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White Cedar Shingles

White Cedar Shingles have been a popular siding material in New England since Colonial times. They were America’s answer to traditional European exterior finishes like brick, stone and stucco and white cedar sidewall shingles have defined the Cape Cod architectural style since the early 1600’s. White cedar is a wonderfully durable species that requires amazingly low maintenance. We have a building in our Hyannis yard that we shingled with white cedar 44 years ago. We have done nothing to those shingles except a gentle “soft wash” earlier this year to remove a bit of mildew and they look good enough to last another 40 years.

Life in colonial times didn’t allow a lot of time for maintenance and in those times, paint was not readily available nor inexpensive, so naturally weathering indigenous white cedar was an efficient choice for low maintenance long lasting protection. The overlap is created with 5” showing to the weather meant triple overlap on a 16” shingle. Although cedar shingles are thin, typically starting with a 3/8” butt tapering to less than half of that at the head of the shingle, the buildup of several layers provides very effective weather protection and even adds some insulation to the building envelope. With weather severe enough, that it is named after our region (Nor’ Easters), what works in New England typically works most anywhere. Unlike most of Europe, cedar was available in abundance, so white cedar became a popular siding choice for early settlers and has continued as a logical choice right up until today. It’s amusing that for 10,000 years, mankind has been trying to replace wood with alternatives, yet wood remains a staple of residential construction, combining easy workability, local sourcing, renewable supply and long lasting, low maintenance.

Early shingles were literally split from pre-cut blocks of straight grained wood called bolts. A mallet and froe (a type of axe) were used to split or rive the shingles one at a time. Hand splits were thicker than the 3/8’ shingles we commonly get today. By the mid 1800’s machinery became available to efficiently saw shingles and white cedar shingles began to be mass produced. Eastern Canada possesses the best supply of white cedar trees in North America and the combination of mass production capabilities and more efficient transportation really opened the American market to Canadian producers. Today there are only a handful of small white cedar shingle mills in the northern part of the US, and the great majority of white cedar shingles produced come from Quebec and the Maritime Provinces of Canada.

"Today there are only a handful of small white cedar shingle mills in the northern part of the US, and the great majority of white cedar shingles produced come from Quebec and the Maritime Provinces of Canada."

Trucking has really eased the work of getting shingles to market. Although Cape Cod and the Islands are the epicenter of white cedar consumption and our architecture is defined by the look of weathered white cedar sidewall shingles, we do get calls from around the country and have shipped white cedar shingles as far away as Florida and California to folks who want to take our Cape style look with them.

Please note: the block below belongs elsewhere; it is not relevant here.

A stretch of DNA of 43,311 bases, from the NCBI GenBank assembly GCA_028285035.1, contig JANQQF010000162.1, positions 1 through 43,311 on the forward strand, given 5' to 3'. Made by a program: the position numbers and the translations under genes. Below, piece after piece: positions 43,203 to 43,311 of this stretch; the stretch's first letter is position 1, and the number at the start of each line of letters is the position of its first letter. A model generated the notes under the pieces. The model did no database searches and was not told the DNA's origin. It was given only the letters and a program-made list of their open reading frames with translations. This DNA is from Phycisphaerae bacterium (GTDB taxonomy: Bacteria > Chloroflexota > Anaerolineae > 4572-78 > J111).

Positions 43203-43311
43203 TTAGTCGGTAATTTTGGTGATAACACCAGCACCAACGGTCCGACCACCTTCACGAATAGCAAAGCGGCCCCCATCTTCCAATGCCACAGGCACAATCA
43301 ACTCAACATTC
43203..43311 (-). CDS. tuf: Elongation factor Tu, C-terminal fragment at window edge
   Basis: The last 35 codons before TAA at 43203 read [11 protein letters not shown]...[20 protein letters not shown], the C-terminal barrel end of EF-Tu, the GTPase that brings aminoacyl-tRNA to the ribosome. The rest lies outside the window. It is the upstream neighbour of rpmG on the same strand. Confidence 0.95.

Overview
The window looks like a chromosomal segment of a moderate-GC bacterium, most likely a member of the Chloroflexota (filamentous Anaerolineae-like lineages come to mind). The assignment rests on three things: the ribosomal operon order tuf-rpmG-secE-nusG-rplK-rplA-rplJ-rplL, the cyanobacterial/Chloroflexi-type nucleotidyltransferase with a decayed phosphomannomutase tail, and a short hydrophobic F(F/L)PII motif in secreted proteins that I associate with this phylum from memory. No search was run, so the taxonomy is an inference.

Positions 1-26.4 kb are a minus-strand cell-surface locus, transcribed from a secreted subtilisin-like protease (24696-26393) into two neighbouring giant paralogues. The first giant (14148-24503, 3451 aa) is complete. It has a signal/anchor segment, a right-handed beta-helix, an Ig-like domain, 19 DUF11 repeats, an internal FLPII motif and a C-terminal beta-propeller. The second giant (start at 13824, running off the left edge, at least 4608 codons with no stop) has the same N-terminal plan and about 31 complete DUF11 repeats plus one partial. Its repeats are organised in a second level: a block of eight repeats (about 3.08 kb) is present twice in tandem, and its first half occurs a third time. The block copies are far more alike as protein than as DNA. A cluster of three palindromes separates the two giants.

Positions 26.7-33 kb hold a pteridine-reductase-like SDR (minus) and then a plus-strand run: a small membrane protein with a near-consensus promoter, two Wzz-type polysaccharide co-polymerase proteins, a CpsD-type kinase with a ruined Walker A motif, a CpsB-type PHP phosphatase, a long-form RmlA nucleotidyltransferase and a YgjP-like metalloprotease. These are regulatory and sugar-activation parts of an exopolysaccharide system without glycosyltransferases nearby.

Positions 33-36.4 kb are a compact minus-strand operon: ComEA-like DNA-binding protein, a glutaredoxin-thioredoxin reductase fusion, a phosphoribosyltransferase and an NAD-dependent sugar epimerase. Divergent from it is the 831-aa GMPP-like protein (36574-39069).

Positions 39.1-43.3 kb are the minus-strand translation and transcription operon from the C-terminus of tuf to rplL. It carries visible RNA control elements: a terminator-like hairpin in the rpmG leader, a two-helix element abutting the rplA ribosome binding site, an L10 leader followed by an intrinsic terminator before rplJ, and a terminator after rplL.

Today’s white cedar shingle typically come re-squared and re-butted which greatly speeds up installation by not requiring the traditional hand shaving to get out of square shingles to fit together. Re-butting really gives a uniform smooth look to the butt of the shingle and saws these days are not only carbide tipped, but also the blades are changed frequently to give a good finish to the face and edges of the shingle. Shingles manufacturing is still a very manual process, even with modern equipment because the human eye is still the best grading device we have available. Scanners are not able to pick up the subtle differences between dark graining and knots and a skilled sawyer is still the most critical element of the cedar shingle process. A good sawyer is a model of constant motion and split-second decision making. As he reaches to his left to grab each shingle off a 4’ diameter spinning saw blade that slices the shingle off the bolt, he scans the shingle and then cuts out defects on a spring-loaded saw table. After, he sorts the resulting shingles by grade into different slots that carry the shingles to different conveyor lines. He moves so fast it is mesmerizing and he does this for hours on end. It is dangerous work and there are plenty of 7 or 8 fingered sawyers to prove it. A sawyer’s job requires dexterity, stamina, and extremely quick processing. It takes two years to train a sawyer and many more to make a good one. Although subsequent workers down the line are looking at the shingles for grading, while sorting or bundling the shingles, the sawyer is the one who sets the tone and determines the basic grade and quality of what he cuts. Click here to view a short video of the shingle manufacturing process!

We carefully choose the white cedar mills whose stock we sell. Grading rules have a range, and some mills grade to the bottom of that range and some grade to the top, so it does matter whom we choose. Cedar shingle production suffered during COVID, and supplies were very short. We are pleased to be back with a good supply of high-quality shingles available and proud to supply shingle style house designs throughout our market. Here’s to a renewable product milled into an aesthetically pleasing siding, that is extremely low maintenance and very long lasting. White Cedar Shingles have earned their popularity for all the right reasons, from the days of the Pilgrims right up until the present.